Do you use a Kong?  They are a fun toy but for the higher driven dogs, throwing them is not such a good idea.  They bounce wild and I have heard of many dogs blowing ACL’s from trying to keep up with the unpredictable bounce.  A great toy to keep the puppies busy if you put a treat inside.

 

Do you have a question for Ray?  Click on the Contact Ray link below to email Ray a question.  Ray is always willing to communicate and answer dog questions.

 

 

razork9-dogContact Ray

(248) 977-8968

Trainer Credentials

Always check the trainer’s credentials………

Ray Kerimian, Professional Dog Trainer, pictured in a news article with trophies won at a National Police Dog Competition & Certification.

Other Notable Credentials Include;

  • Trained and certified as a Canine (K-9) Handler by the Detroit Police Department’s nationally renowned K-9 Trainer John Skalski in 1994
  • Completed special K-9 training and earned a Dog Trainers certificate from the Oakland Police Academy 2001
  • K-9 Handler of both Narcotics / Explosives Detection Dogs with the Wayne County Sheriff’s Department (WCSD) for 15 years
  • Department K-9 Trainer for the Wayne County Sheriff’s Department (WCSD) 2001- 2010
  • Trained the first Explosives Detection Dogs for the Wayne County Sheriff’s Department
  • Certified Police Dog Trainer with the United States Police Canine Association (USPCA)
  • Trained in K-9 First Aid
  • K-9 Instructor with the Michigan Municipal Risk Management Authority (MMRMA)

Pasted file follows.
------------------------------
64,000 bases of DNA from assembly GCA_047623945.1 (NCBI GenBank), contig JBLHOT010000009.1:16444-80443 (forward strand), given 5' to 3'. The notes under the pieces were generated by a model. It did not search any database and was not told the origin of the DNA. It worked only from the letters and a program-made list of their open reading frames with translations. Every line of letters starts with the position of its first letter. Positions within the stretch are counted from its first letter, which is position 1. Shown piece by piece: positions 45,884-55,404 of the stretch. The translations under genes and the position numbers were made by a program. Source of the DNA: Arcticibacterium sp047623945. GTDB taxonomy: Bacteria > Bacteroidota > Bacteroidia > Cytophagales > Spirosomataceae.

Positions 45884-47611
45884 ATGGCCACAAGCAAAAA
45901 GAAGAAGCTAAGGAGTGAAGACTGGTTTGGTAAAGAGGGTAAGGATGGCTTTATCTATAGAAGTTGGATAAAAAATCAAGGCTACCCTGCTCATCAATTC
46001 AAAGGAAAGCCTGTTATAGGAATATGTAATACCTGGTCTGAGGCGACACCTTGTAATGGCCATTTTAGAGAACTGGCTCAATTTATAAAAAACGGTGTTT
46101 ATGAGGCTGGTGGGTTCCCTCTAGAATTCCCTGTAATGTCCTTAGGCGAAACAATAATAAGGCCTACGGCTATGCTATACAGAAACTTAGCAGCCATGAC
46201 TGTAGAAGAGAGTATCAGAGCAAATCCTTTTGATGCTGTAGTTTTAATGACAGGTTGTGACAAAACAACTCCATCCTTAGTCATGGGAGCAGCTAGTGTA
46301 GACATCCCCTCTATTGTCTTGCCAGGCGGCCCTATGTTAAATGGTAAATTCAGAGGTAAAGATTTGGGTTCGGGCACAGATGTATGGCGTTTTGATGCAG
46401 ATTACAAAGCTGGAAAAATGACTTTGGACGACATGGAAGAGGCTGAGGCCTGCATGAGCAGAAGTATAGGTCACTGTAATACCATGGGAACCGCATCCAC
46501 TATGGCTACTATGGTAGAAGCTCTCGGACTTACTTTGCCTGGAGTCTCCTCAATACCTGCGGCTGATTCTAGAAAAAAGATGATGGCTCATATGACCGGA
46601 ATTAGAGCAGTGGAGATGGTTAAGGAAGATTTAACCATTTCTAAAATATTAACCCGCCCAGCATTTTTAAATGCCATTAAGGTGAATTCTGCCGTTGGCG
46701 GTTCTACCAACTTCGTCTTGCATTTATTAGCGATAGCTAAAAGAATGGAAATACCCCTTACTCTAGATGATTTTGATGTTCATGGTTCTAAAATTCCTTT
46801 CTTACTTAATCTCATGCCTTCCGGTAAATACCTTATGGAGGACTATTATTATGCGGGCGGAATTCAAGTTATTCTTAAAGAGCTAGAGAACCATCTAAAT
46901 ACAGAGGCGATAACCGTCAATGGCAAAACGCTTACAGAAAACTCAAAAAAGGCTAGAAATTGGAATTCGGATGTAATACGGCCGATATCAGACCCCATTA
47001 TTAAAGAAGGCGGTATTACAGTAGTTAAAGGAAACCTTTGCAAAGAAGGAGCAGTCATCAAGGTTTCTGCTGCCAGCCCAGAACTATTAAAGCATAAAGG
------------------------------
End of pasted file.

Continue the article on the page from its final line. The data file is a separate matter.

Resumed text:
• Personally developed the “First of its kind” K-9 Program for the El Paso Intelligence Center (EPIC) Instructing Agents / Officers the Proper use of the K-9 in Interdiction Cases
  • Previously Instructed for the El Paso Intelligence Center (EPIC) Interdiction Jetway Program and lectured throughout the United States
  • Executive Board Member with the United States Police Canine Association (USPCA) Region 19 Inc.
  • Member of the North American Police Work Dog Association (NAPWDA)
  • Continues to attend and participate in numerous K-9 Training Seminars throughout the United States and Canada
  • Contracted instructor for the Department of Justice, Drug Enforcement Administration, (DEA)
  • American Kennel Club, (AKC) Evaluator for the Canine Good Citizen® and S.T.A.R. Puppy® programs

 

[box type=”warning”] FYI: In Michigan anyone can claim to be a dog trainer or animal behaviorist since there is no licensing requirement or state regulatory standard. Please be aware for the health and safety of you and your pet it is always prudent to research and verify the credentials of the dog trainer you are considering.[/box]

Find a good trainer

Where do you find a good dog trainer?  Your best bet is referrals from friends, neighbors, relatives and maybe your vet or pet store.  Make sure they fit into what your are comfortable with.  Check the trainers credentials and their training philosophy too.  It’s a good feeling when you end up with the right trainer for your dog.